Ferryn Laws, American Renaissance, June 7, 2020
Sarah Stevenson is a full-time fitness and “lifestyle influencer” from Australia. Her YouTube channel has 1.44 million subscribers and 196,993,052 views (and counting). On Instagram, her posts reach a million followers and average 62,000 likes. As a “professional” influencer, her job is to post to social media and exercise her “power to affect the purchasing decisions of others because of his or her authority, knowledge, position, or relationship with his or her audience.” Miss Stevenson is good at her job. She has deals with beauty companies, protein powder producers, and clothing manufacturers.
As a promotion for her latest sportswear collection for White Fox Boutique, Miss Stevenson released a video of herself with waist length, light blue braids.
There was a flood of accusations of “cultural appropriation.” Commenters attacked Miss Stevenson for using braids, which apparently are reserved for black women. Here are some of the exchanges between fans that ensued.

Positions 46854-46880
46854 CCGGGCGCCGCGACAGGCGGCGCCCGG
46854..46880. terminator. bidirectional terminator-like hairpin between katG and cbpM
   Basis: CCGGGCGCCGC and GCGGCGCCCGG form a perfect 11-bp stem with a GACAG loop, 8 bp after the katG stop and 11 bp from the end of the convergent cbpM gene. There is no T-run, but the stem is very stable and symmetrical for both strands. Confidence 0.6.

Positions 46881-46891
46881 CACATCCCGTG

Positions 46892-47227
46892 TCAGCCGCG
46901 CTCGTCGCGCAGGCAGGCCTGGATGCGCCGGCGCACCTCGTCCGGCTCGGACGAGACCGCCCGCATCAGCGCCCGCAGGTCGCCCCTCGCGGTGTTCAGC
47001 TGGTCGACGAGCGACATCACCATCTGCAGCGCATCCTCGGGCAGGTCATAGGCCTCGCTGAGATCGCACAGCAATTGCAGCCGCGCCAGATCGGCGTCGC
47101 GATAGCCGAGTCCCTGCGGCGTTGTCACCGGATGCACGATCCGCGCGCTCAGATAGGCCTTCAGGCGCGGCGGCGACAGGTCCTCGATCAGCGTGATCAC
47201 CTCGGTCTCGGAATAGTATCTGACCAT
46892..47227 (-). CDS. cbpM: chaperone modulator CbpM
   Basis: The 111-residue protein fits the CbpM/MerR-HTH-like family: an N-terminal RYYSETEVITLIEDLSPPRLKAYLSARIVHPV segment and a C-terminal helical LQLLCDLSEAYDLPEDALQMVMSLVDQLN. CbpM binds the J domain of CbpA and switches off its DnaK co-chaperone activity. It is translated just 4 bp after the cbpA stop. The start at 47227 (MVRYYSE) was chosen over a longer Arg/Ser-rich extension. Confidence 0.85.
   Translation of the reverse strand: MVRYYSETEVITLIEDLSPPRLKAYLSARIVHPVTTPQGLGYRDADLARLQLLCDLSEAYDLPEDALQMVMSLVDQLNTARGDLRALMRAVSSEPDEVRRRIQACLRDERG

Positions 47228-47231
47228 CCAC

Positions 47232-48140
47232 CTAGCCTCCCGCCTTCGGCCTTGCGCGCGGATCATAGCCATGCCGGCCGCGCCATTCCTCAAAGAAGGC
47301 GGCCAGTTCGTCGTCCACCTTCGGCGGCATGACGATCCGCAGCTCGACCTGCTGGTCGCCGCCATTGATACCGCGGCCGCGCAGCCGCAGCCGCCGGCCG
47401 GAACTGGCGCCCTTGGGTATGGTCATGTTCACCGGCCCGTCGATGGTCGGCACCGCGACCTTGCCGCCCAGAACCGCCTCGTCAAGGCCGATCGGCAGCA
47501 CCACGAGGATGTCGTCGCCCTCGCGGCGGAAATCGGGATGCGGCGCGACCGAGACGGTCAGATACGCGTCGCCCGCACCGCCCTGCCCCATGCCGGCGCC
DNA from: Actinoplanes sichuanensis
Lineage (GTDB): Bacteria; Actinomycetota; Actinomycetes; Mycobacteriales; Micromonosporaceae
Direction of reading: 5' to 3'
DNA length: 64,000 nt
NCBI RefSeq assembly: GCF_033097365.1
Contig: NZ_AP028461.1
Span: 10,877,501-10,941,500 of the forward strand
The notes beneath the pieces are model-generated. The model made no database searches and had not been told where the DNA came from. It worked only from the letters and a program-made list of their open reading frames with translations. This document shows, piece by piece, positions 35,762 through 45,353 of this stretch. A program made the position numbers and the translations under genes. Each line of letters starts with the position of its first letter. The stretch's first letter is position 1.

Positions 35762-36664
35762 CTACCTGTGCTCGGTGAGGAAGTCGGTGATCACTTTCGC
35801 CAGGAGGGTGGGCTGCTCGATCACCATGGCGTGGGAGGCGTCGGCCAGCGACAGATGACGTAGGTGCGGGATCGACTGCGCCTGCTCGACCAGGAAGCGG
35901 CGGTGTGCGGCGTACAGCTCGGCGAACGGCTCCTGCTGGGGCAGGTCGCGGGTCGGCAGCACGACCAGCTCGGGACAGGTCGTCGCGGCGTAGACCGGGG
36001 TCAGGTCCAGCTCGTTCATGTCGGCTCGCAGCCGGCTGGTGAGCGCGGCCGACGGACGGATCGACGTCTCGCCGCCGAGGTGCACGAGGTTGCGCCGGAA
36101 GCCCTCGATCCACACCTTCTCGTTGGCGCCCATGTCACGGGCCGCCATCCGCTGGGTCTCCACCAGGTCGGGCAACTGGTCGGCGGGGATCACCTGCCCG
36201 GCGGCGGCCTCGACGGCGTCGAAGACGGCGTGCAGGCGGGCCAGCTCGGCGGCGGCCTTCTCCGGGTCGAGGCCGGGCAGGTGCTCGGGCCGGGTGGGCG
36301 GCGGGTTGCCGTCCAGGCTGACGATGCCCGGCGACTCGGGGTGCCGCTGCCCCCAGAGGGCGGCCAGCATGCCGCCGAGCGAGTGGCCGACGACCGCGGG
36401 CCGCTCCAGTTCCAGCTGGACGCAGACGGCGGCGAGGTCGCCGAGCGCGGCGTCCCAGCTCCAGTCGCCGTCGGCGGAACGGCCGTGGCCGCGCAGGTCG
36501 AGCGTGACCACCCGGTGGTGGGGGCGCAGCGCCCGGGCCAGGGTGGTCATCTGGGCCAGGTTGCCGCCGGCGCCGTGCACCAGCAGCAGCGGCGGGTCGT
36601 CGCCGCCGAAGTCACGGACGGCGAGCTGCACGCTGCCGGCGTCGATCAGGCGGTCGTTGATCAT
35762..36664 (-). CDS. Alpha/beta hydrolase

Naturally, Miss Stevenson apologized. She pronounced herself “absolutely heartbroken,” and said she was “doing as much research as I can regarding the topic of cultural appropriation.” She removed the original video and replaced it with a new one. Her hair is pulled back — almost hidden from the camera.
Some of her fans said she should not have apologized.
Her supporters pointed out that the braids she wore are called Dutch braids — not box braids or dreadlocks, which are popular among black women. Dutch braids are very similar to French braids, and are made by adding hair to one strand of the braid at a time. They tend to lie flat against the scalp.
Box braids and dreadlocks are made with many small sections of hair woven together, and can be thickened with hair extension or braided together. Black women’s hair is more suited to this type of braiding than white women’s hair.
Needless to say, some of Miss Stevenson’s critics shot back at her defenders.
Miss Stevenson is a native Australian. At the time of the video she had never traveled outside of Australia. She grew up in a country with an overwhelmingly white population. The largest non-white groups are Chinese (3.6 percent), Aboriginal/Native (3 percent), and Indian (1.7 percent). There are almost no blacks in Australia. The idea that she was copying blacks — and therefore insulting them — is ridiculous.
Accusations of “cultural appropriation” are about one thing: power. Their purpose is to humiliate whites and make them grovel. Weakened, apologetic whites are easy prey for demands of all kinds. And every apology feeds this process.